Practical Nursing in Michigan
Michigan’s Licensed Practical Nurses provide nursing care in settings like nursing homes, doctors’ offices, and private homes. The people they care for are often frail, chronically ill, or convalescent. Some LPNs, though, care for people with average health; they assist healthcare providers in providing primary care.
LPN is the lowest nursing license but not the lowest rung on the nursing career ladder. LPNs have more training than CNAs and indeed often provide some level of oversight.
LPNs may achieve high levels of technical competence. One home health employer recently advertised a lengthy list of duties that an LPN might be called upon to perform. The list included trach and ventilator care, catheter insertion, changing of dressings, and some types of oxygen administration. The nurse might also perform various tasks related to basic hygiene and activities of daily living. He or she might assist with physical examination.
Practical Nursing Education in Michigan
State code mandates that Michigan educational programs for practical nursing be at least one year in length, including prerequisites (LPN programs in Michigan). Examination is part of the qualification process.
Michigan nurses have a continuing education requirement. There can be advantages to going beyond the minimum. Although specialty certifications do not have the level of importance that they do at the higher level, some employers do value them. One employer, for example, recently noted Certified Brain Injury Specialist (CBIS) Certification.
LPN Work Settings
The Michigan Public Health Institute publishes an annual report of the nursing workforce (https://www.minurse.org/survey/data.html). MPHI publications indicate that Michigan’s LPNs are found predominately in four work settings: long-term care facilities, assisted living facilities, physician offices, and home health. Small numbers, though, can be found in many places– settings run the gamut of healthcare and include some places we don’t traditionally think of as healthcare settings at all.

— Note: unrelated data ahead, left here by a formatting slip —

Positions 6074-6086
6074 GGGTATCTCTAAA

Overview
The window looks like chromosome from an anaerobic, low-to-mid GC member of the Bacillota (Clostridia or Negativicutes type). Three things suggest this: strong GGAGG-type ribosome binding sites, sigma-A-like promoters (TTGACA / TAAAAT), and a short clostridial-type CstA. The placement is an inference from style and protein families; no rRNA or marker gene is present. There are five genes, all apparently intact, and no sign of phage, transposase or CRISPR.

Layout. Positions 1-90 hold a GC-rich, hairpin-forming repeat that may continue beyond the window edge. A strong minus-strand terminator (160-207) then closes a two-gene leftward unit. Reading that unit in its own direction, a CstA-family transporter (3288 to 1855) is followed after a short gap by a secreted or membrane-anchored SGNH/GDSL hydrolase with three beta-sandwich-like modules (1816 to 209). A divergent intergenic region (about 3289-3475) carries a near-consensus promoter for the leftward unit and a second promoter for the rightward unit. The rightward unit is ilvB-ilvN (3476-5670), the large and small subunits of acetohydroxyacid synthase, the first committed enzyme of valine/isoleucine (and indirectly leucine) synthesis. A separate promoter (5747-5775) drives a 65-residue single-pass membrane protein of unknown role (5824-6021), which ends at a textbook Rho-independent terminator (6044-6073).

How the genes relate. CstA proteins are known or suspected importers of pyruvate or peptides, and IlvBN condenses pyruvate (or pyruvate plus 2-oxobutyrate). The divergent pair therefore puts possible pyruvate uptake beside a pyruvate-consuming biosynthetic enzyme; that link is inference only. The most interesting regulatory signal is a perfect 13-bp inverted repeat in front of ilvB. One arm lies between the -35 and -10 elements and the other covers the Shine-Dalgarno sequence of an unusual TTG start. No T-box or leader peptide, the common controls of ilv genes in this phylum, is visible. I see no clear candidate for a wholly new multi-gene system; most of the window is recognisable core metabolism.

LPNs have a far greater likelihood pf being employed in each of these four settings than do RNs. This is also the case with some less common settings such as rural health clinics and correctional facilities. When one considers that there are well over five times as many RNs as LPNs, it is only in the assisted living arena that LPNs significantly outnumber RNs in sheer numbers. There is a slight predominance of LPNs in long-term care facilities. This is the setting that employs the most practical nurses. MPHI estimates the percentage of LPNs working in long-term care at 46.6%.
LPNs are less likely than their more highly trained RN counterparts to be employed in hospital inpatient settings. Hospital inpatient is still the 5th most common setting, though, accounting for 6.8%. The 2015 report, though, reported 11%; the 2013 report, 13%. In 2006, the proportion had been 18.6%.
Almost as many LPNs work in outpatient settings as inpatient ones (if one combines hospital outpatient and nonhospital outpatient jobs). This arena does not show as much decline over the years – but it is an area that is somewhat RN-dominated.